There has been a lot of chatter recently around the subject of inquiring about a candidate's criminal history during the interview process. Several states have passed legislation mandating that employer's "ban the box" and reserve inquires concerning criminal history to further on in the hiring process; generally after a conditional offer for employment (subject to the return of a background check). We'll be publishing some new HR best practices centered around helping you navigate this new legal landscape, but in the meantime, here's an article SHRM recently published:
"For more than two decades, civil rights groups across the country, in an effort to improve the job prospects for ex-offenders, have lobbied local and state governments to “ban the box”—a reference to the removal from employment applications of the box to be checked if the applicant has a criminal record. To this end, New York’s three largest cities—Buffalo, New York City and Rochester—have all enacted legislation prohibiting employers from asking applicants about their past criminal record on an employment application. Generally, employers subject to such laws are only permitted to ask about an applicant’s criminal record further on in the hiring process such as, for the New York City law, after a conditional offer of employment has been made.
If your company operates in any of these three cities and your application still seeks information about an applicant’s prior criminal record, you may want to sit up and take notice. The “ban the box” movement recently made headlines by virtue of two public settlements orchestrated by Eric T. Schneiderman, Esq., the New York state attorney general, and two national retail chains, Big Lots Stores and Marshalls, regarding those companies’ employment applications.
Despite the well-publicized implementation of such laws, an investigation by the Civil Rights Bureau of the Office of the Attorney General found that both Big Lots Stores and Marshalls distributed employment applications that made inquiries into the criminal history of prospective applicants seeking employment at their Buffalo stores. “Obtaining meaningful employment is often the most crucial step toward reducing the chances of recidivism among formerly incarcerated persons,” said Schneiderman. “That is why my office is committed to breaking down barriers that impede rehabilitation, especially those that prevent fair access to employment.”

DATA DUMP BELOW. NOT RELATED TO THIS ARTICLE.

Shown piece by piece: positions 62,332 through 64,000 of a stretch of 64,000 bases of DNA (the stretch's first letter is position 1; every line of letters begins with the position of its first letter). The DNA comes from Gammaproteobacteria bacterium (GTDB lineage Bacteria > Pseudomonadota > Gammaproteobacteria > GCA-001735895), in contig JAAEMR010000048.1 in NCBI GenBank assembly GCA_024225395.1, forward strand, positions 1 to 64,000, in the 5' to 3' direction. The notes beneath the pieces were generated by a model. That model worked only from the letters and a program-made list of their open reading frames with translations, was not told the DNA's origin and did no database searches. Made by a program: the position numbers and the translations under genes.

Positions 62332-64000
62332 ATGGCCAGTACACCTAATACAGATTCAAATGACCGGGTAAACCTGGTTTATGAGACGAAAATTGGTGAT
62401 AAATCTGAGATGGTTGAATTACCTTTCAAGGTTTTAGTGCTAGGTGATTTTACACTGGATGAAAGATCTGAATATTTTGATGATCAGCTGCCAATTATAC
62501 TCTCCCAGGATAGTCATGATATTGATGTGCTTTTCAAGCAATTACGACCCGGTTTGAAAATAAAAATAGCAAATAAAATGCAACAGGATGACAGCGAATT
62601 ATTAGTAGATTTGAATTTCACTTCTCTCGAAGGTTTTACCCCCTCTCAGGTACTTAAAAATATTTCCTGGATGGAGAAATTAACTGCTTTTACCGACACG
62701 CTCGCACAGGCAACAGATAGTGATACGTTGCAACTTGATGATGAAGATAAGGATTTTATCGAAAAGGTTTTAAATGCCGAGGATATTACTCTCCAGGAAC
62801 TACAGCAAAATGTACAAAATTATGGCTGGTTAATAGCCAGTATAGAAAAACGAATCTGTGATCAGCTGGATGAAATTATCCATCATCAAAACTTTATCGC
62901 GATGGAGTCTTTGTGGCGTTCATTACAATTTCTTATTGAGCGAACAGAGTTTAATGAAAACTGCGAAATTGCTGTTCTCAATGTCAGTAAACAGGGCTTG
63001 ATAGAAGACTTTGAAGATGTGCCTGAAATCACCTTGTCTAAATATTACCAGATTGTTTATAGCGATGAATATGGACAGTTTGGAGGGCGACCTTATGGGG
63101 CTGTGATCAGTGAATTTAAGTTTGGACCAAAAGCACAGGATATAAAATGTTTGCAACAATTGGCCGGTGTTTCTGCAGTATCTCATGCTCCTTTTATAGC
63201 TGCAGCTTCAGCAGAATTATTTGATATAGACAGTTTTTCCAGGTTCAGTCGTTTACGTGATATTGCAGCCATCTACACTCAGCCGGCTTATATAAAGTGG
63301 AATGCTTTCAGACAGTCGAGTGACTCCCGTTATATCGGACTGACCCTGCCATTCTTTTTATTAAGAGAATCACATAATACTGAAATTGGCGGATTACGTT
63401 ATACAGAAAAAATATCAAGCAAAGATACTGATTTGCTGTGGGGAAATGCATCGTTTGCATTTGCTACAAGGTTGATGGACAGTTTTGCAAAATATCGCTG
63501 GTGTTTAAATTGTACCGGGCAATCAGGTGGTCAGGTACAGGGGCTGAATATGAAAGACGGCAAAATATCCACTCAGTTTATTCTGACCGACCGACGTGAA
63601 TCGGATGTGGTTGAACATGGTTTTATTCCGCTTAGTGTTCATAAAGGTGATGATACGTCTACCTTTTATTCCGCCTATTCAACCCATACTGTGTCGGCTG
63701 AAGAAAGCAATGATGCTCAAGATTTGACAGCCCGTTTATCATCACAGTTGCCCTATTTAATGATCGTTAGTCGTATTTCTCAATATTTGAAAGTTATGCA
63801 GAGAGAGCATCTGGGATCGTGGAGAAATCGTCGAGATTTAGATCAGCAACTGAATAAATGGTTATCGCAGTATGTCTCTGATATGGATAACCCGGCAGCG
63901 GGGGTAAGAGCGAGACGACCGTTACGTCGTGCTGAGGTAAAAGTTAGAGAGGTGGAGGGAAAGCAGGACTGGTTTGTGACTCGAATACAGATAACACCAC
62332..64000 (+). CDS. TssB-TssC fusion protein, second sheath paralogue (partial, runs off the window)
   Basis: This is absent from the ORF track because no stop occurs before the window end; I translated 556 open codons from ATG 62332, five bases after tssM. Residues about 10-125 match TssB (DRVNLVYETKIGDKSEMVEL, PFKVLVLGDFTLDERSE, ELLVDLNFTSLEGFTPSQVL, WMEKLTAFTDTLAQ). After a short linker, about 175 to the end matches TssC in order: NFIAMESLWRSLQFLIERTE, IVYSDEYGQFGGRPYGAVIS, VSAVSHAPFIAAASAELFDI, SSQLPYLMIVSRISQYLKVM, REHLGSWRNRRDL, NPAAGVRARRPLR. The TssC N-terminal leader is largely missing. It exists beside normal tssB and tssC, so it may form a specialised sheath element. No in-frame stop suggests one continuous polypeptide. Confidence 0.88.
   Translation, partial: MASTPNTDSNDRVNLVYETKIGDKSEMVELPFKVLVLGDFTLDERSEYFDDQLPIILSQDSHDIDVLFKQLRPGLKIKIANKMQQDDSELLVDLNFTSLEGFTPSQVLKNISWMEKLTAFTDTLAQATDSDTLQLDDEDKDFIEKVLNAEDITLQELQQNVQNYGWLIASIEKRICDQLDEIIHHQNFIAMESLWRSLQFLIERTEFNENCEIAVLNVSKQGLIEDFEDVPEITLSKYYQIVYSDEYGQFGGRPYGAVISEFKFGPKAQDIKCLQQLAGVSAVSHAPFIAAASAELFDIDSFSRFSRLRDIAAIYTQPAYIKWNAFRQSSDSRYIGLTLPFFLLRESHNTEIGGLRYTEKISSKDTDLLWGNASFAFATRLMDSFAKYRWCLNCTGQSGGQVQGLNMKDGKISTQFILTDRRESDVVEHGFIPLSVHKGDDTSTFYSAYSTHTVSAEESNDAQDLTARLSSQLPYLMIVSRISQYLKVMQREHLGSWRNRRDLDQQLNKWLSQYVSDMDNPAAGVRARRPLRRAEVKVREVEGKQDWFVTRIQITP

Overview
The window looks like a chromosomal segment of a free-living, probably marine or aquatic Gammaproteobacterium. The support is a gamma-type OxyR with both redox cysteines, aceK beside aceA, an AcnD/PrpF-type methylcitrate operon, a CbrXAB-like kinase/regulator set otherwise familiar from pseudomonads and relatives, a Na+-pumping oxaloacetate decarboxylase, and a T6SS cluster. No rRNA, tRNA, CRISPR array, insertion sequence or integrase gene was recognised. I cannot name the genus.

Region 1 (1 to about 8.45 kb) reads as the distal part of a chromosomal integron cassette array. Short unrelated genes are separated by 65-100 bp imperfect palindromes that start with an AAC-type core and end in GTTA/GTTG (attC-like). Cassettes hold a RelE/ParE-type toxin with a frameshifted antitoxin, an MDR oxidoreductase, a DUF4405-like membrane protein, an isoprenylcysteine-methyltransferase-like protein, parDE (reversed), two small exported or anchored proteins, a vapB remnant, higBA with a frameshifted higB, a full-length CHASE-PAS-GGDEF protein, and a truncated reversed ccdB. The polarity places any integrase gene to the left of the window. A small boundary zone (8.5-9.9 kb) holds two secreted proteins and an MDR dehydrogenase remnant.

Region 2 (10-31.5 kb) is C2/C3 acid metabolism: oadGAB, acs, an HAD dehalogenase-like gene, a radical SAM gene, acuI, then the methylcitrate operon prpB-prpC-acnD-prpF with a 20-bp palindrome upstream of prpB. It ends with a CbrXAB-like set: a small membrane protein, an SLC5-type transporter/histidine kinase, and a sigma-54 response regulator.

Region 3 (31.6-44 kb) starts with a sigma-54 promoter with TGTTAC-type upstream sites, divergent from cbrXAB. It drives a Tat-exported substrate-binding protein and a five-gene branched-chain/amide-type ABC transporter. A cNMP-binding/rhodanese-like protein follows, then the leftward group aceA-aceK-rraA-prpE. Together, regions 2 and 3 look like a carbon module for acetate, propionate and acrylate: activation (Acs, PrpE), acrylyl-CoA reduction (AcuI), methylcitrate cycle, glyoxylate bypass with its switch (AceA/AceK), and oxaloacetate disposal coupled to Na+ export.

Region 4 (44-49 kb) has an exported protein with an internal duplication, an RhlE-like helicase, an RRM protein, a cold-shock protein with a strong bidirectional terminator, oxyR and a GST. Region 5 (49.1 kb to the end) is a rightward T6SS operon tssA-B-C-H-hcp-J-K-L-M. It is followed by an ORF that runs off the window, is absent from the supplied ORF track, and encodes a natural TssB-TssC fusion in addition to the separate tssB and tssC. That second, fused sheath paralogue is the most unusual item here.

The negotiated conditions of the settlements with these companies are significant. For example, Big Lots Stores agreed to pay a monetary penalty of $100,000 and Marshalls agreed to pay $95,000. In addition, both companies agreed to take steps to ensure that their non-compliant employment application will not be made available to prospective applicants. Finally, the retailers agreed to make affirmative efforts to recruit applicants with a criminal background through an organization which specializes in training formerly incarcerated individuals. Significantly, while only prohibited in certain locations, both companies have further agreed to remove criminal record inquiries from employment applications used in all of their New York state stores.
Given these stiff penalties, employers operating in Buffalo, New York City and Rochester should learn from the examples being made of such companies and ensure that they do not wind up on the wrong side of an enforcement proceeding or lawsuit. Accordingly, companies subject to such laws should take this opportunity to review their employment applications, as well as their interviewing and hiring policies, practices and procedures, to ensure compliance with these local laws that 'ban the box'."
Content written by: Christopher G. Gegwich and Alexander Gallin and republished by SHRM
Christopher G. Gegwich and Alexander Gallin are attorneys in the Long Island, N.Y., office of Nixon Peabody. Republished with permission. © 2016 Nixon Peabody. All rights reserved.